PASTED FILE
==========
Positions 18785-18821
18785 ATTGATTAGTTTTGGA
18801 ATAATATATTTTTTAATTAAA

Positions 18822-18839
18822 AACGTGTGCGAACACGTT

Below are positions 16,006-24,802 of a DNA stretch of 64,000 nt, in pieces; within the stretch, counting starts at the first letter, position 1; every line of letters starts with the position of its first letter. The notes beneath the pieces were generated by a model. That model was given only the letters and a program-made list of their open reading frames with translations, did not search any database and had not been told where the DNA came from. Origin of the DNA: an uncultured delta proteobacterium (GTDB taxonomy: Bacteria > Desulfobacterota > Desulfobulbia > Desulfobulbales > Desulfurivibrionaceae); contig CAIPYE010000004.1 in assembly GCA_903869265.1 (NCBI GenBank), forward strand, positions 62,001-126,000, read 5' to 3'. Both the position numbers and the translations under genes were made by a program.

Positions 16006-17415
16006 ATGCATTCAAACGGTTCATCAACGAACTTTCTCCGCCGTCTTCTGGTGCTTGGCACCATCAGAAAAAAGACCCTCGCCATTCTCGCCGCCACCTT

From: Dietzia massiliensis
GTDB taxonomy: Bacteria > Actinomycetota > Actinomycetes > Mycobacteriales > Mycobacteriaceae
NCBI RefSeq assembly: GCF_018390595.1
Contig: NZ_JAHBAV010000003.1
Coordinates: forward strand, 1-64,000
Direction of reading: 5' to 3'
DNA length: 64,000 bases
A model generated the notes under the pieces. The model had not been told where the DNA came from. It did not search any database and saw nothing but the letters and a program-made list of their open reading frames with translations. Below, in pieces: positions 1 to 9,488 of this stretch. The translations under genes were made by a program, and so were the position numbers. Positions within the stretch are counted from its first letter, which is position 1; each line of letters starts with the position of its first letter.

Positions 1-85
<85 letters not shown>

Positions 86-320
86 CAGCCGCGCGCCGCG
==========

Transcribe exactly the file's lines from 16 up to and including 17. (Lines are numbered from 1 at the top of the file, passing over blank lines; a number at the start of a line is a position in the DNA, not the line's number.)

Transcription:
A model generated the notes under the pieces. The model had not been told where the DNA came from. It did not search any database and saw nothing but the letters and a program-made list of their open reading frames with translations. Below, in pieces: positions 1 to 9,488 of this stretch. The translations under genes were made by a program, and so were the position numbers. Positions within the stretch are counted from its first letter, which is position 1; each line of letters starts with the position of its first letter.

Positions 1-85